A year ago, I gave you some wishes for 2011.
Perhaps some of them were a bit ambitious but let’s see how they turned out.
Wish 1. Dungeness is, finally, given the protection it deserves and is cherished both for its wildlife and as a great place to visit and get close to nature. We’ll have to roll that one on as we await the outcome of the public inquiry that ran through much of 2011.
Wish 2. In England we want the Natural Environment White Paper (NEWP) to be a landmark in the history of nature conservation and be the point at which the coalition Government adds meaning to it’s aspiration to be the greenest government ever. Two cheers for NEWP – coming out of the part of Government that doesn’t seem to regard being green as an ironic challenge!
Wish 3. The wildlife of Talbot Heath, in Poole, is not lost to the pressure of housing development. We await the outcome of a public inquiry ... keep wishing.
Wish 4. Wise decisions are taken on the Humber that enable port-related development to go ahead (with all the jobs that will create) while ensuring that the area’s natural environment is effectively protected and cherished. ABP have shown the way to do it with their Green Port Hull proposal ... showing that integrating good business with effective conservation is possible.
Wish 5. What do we want? Marine Protected Areas! When do we want them? Now (in other words 30 years after they were actually due). We were sadly disappointed as further delays were announced.
Wish 6. The Scottish Government says no to Hunterston and turns its back on dirty coal. It’s been a roller coaster of a year for Hunterston but ending positively with a clear rejection by Ayrshire Council ... but there is a way to go yet.
Wish 7. Mersey barrage? It was the wrong option 20 years ago – it’s the wrong option in 2011. Say no now. No was said – for now.
Wish 8. Letter to the Future hits new heights in terms of support. It did, you’re all fantastic. And we handed it to No 10 on the day we launched Stepping Up for Nature.
Wish 9. Our new campaign will build on the support of the hundreds of thousands of you who are already stepping up for nature – and you have and we are!
What no one envisaged a year ago was the degree to which the environment would be caricatured as a block on economic recovery by the highest levels of Government. There were stirrings the forests – but no sign of the wind of grassroots mobilisation in England that blew the doors of DEFRA off their hinges for a while. Planning (again in England) was in the spotlight – but the row over the En Pee Pee Eff (and the National Planning Policy Framework became know) was still months away.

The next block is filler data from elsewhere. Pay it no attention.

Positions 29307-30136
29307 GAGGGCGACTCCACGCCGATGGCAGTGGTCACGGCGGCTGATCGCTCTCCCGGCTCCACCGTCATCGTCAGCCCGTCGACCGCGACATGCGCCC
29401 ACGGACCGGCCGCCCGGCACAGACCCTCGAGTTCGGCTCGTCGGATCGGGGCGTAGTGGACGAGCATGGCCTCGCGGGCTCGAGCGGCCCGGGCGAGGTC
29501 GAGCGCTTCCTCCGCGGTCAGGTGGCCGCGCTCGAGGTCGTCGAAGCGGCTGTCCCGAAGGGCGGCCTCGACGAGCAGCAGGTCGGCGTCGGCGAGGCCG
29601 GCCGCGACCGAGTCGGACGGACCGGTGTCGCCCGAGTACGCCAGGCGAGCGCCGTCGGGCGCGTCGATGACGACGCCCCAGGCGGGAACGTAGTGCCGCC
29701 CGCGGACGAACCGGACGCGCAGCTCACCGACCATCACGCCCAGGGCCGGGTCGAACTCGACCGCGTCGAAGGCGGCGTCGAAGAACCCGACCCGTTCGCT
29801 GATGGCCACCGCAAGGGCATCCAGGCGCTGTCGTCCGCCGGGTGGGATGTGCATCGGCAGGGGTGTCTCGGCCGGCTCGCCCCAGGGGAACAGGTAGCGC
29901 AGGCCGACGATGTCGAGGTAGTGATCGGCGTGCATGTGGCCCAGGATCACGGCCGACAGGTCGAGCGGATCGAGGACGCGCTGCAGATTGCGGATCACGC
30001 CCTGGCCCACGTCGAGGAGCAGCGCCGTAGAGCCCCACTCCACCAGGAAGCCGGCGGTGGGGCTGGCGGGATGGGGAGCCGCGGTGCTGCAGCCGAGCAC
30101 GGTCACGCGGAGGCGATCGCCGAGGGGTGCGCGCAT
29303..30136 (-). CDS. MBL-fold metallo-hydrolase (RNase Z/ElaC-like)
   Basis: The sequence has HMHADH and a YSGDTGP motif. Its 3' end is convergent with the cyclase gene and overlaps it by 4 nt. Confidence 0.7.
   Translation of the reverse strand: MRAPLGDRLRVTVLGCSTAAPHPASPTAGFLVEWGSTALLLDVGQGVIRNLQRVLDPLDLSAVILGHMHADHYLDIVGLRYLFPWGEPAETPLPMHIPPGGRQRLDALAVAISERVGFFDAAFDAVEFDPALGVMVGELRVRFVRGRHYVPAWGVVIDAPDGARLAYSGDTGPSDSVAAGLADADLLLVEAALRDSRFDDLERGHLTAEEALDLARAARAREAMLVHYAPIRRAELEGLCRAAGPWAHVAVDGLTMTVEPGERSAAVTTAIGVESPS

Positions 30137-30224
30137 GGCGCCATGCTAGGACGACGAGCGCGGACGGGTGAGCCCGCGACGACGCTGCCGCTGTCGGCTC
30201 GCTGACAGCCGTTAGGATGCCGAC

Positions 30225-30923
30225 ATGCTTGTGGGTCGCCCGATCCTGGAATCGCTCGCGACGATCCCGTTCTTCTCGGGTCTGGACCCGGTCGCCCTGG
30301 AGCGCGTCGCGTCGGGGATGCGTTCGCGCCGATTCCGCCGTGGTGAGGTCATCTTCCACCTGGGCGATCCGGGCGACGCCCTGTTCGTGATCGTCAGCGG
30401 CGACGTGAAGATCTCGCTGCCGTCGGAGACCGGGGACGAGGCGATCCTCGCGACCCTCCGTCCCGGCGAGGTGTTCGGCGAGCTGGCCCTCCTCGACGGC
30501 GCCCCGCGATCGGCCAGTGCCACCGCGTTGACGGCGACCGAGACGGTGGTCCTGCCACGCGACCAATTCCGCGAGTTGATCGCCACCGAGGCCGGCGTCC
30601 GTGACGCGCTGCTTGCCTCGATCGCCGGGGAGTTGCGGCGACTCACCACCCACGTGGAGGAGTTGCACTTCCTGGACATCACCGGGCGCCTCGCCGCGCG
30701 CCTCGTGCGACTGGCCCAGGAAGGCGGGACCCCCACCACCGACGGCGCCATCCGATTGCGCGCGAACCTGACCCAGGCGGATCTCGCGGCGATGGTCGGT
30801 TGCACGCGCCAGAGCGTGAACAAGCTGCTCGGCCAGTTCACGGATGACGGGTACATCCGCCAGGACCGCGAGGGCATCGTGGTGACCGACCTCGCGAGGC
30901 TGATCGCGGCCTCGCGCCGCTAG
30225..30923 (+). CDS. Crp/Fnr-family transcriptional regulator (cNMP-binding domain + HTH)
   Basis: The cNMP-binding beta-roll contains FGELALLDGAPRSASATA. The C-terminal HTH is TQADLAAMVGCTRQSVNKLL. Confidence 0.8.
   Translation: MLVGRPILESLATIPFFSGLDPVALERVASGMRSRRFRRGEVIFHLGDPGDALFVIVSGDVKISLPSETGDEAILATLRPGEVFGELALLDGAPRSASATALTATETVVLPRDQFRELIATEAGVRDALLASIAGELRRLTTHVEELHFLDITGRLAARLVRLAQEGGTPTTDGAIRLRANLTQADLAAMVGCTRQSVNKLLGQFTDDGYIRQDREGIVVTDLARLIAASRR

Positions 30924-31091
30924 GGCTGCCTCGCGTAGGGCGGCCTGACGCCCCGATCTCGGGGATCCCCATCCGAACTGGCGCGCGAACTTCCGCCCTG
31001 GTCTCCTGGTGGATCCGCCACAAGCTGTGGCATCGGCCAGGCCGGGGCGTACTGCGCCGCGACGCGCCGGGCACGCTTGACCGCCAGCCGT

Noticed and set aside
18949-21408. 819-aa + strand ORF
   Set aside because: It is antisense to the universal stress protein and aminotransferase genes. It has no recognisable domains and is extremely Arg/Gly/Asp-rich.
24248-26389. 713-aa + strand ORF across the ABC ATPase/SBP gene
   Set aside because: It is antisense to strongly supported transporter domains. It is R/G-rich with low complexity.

Feels like 2011 was a grim year for the natural environment. I think that it will act as a stimulus to environment movement, to us all – it should, as the threats are real and growing.
There’s never been a more important time than this to step up for nature.
Follow me on twitter.
Step away from that tin of sweets!
OK - stick a few in your pockets - and take them with you, if you must! But do take the chance to get outside over the holiday period. I'm sure you'll have your favourite walks and places to go - but do have a rummage through all the natural richness provided by RSPB's nature reserves.
What's your favourite place?
Follow me on twitter
I hope you have a wonderful Christmas and thank you for reading the Saving Special Places blog. I'm very grateful to several colleagues who have joined the blog team to bring you stories from the front line of nature conservation. 2012 will bring a lot of challenges and your support will more important than ever. But in the meantime can I thank you and share a couple of pictures taken last winter at our own special place - The Lodge, Sandy, Beds.
Birch leaves with frost - photo credit Andre Farrar
The Lodge in winter - photo credit Andre Farrar
The RSPB’s Minsmere nature reserve attracts 90,000 visitors a year, pumps nearly £3m into the local economy and supports around 100 full time job equivalents locally .
Oh – and it’s one of Europe’s best nature-stuffed, life-enhancing, spectacle-watching places as well. It's so good it is has collected the world's top wildlife designations and is part fo the EU's series of Natura 2000 sites. But if you really want to know how special it is - why not plan a visit, you'll be very welcome.
This, broadly, was the message we shared with Eastern England MEP Richard Howitt who visited our flagship nature reserve recently.
Richard Howitt MEP with the RSPB's Ben McFarland signing up to the protection of our finest wildlife sites
You can read more about his visit here on the Minsmere blog – but I will include Richard’s quote here: Richard told us that he thinks, “It is vital to ensure that special places such as Minsmere are protected for future generations because a thriving economy, ultimately, is based on a healthy environment. I am concerned at proposals by the UK Government to weaken the Habitats Regulations, as this would serious threaten the future of many wonderful places for wildlife.”
I was taken by this story, here reported by Patrick Barkham in the Guardian – announcing a study into the benefits of bird song – to us, as opposed to the birds themselves.